Autobiography challenges stereotypes about Aboriginal people
In the absence of government help, Aboriginal people often relied on their communities for support. Shirley Smith told her story of becoming an unofficial welfare worker while challenging stereotypes about those who got government payments.
These are excerpts from the autobiography of Wiradjuri woman, Shirley Coleen Smith, known as ‘Mum Shirl’. She was an advocate for Aboriginal rights who dedicated her life to her community.
Smith grew up in Cowra, New South Wales. Throughout the 1960s and 1970s, she worked for key Aboriginal services in Redfern, including the Aboriginal Medical Service and the Aboriginal Legal Service. She was also involved in the Tent Embassy.
Supporting her community
Smith spent many years as an unofficial welfare worker in her community. She helped Aboriginal inmates, accompanied people appearing in court and looked after children.
Smith relied on Invalid Pension and often sacrificed part of it to help others by providing food and shelter. This was often at her own expense and caused her financial stress. She writes about missing rent payments and her electricity being cut off many times.
Challenging negative stereotypes
In these excerpts, Smith challenges negative perceptions of Aboriginal people, including that they liked getting government payments instead of working. She said people felt insecure and demoralised, as they couldn’t plan their lives when relying on social security. She explained that they couldn’t plan to save up, rent a place or set up a home. She also writes about how difficult it was to get a job as an Aboriginal person.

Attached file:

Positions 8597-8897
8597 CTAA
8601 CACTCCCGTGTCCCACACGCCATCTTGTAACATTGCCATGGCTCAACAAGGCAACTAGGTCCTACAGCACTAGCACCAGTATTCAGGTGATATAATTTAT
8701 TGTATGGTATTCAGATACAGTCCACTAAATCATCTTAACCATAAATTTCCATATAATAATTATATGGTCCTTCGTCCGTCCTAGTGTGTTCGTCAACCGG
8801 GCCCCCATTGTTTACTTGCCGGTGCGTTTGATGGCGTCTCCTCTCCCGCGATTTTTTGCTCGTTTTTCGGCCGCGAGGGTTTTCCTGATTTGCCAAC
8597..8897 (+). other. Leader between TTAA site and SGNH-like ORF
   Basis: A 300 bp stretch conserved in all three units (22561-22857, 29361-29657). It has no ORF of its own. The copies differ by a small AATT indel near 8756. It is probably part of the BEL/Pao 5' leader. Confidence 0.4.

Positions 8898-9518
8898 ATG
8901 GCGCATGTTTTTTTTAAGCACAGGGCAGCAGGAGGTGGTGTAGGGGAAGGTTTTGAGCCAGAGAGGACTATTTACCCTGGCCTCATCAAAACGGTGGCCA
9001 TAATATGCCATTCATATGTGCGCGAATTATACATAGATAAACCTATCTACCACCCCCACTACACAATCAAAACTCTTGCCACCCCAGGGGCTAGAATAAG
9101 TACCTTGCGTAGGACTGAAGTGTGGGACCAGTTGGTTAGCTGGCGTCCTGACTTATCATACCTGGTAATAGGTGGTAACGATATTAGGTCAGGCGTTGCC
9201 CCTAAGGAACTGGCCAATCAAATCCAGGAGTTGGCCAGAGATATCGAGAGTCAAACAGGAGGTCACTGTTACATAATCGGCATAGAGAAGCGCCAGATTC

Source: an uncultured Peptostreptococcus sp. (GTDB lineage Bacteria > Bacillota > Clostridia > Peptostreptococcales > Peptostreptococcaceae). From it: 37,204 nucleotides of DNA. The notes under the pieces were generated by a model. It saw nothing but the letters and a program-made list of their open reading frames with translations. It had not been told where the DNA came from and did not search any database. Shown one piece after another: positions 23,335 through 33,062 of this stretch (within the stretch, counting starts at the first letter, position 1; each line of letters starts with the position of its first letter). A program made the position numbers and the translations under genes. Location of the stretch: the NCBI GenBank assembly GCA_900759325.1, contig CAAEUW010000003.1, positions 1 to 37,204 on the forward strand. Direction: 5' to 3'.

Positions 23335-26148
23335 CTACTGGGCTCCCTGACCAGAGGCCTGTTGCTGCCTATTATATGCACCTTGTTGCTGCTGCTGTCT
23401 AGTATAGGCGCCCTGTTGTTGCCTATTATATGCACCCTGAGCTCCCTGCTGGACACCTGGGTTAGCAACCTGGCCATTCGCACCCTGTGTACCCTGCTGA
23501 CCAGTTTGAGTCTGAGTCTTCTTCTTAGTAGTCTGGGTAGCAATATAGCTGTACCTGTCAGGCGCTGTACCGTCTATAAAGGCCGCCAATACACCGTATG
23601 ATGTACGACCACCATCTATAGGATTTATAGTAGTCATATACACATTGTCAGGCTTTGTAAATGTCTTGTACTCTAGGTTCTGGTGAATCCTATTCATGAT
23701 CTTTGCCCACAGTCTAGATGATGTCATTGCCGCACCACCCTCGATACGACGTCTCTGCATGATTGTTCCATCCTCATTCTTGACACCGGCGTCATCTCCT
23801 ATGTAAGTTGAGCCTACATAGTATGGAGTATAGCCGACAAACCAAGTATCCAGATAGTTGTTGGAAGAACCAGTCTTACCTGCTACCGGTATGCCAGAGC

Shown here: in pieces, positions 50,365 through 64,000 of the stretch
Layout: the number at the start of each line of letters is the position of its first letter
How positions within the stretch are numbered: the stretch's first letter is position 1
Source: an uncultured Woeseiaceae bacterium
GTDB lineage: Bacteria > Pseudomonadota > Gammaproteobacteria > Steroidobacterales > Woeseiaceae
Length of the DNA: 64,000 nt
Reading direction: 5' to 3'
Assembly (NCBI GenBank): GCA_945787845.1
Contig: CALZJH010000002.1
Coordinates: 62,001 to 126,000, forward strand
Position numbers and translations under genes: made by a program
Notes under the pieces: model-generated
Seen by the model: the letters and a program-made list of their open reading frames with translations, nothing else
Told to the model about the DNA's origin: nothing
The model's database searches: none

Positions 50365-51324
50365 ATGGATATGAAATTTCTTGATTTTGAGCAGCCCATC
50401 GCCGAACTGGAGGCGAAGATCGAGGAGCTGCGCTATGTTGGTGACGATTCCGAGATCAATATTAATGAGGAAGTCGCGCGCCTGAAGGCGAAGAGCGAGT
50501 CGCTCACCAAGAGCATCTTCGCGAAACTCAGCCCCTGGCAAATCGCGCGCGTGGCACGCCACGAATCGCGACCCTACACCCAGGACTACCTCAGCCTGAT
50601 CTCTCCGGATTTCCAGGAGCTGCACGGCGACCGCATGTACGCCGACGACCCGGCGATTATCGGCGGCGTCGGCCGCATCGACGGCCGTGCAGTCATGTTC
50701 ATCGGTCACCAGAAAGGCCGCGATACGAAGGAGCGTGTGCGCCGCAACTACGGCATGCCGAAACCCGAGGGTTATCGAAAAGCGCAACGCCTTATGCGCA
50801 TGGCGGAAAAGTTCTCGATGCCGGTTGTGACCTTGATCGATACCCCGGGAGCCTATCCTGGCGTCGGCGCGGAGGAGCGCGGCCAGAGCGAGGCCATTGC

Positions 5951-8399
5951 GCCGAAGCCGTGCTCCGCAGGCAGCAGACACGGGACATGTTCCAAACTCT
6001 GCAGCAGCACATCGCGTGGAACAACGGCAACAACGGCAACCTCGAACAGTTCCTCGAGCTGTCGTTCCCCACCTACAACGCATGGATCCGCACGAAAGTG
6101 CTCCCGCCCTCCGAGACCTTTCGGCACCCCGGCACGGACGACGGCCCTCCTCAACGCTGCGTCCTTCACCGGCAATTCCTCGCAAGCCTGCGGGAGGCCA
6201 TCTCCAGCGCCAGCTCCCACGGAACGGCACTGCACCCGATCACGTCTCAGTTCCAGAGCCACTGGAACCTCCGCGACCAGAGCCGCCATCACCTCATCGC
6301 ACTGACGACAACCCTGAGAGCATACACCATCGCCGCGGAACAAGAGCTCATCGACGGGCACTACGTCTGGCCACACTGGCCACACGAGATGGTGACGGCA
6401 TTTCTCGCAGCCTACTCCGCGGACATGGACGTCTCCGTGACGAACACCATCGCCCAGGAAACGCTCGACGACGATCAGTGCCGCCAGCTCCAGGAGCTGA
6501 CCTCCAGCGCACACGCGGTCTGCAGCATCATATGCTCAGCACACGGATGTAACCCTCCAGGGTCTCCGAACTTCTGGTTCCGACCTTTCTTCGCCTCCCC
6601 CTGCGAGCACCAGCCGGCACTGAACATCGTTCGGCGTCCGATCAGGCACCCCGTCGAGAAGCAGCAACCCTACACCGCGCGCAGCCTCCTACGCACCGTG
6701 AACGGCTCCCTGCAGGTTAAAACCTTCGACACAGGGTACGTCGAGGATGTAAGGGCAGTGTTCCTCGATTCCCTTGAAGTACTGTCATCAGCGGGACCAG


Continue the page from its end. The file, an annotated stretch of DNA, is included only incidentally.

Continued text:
Community approach to sharing payments
These excerpts from Smith’s life story also show how people often shared government payments with a whole network. This was due to Aboriginal cultural law practices, which included sharing resources with immediate family, extended family and others. These payments, though minimal, were essential for surviving and an important resource that people stretched a long way.
Smith’s advocacy continued even after her autobiography was published. In early 1983, she travelled to Canberra to meet with Department of Social Security officials. She encouraged Aboriginal government employees to maintain their connections with Aboriginal people in the community and with Aboriginal organisations (DSS 1983).
Shirley Smith’s book was compiled from stories and tapes that were transcribed and edited by Dr Roberta Sykes.
These excerpts from MumShirl were supplied by the State Library of NSW.
Further details from MumShirl can be found in the entry on Shirley Coleen Smith on the Indigenous Australia National Centre of Biography website.
Permissions to include these excerpts from MumShirl were granted by Shirley Smith’s grandson Peter Smith and by family members of Dr Roberta Sykes.
Permission for use of the MumShirl cover image was granted by photographer Elaine Pelot-Syron.
Smith S and Sykes R (1981) MumShirl: an autobiography with the assistance of Roberta Sykes, Heinemann, Richmond.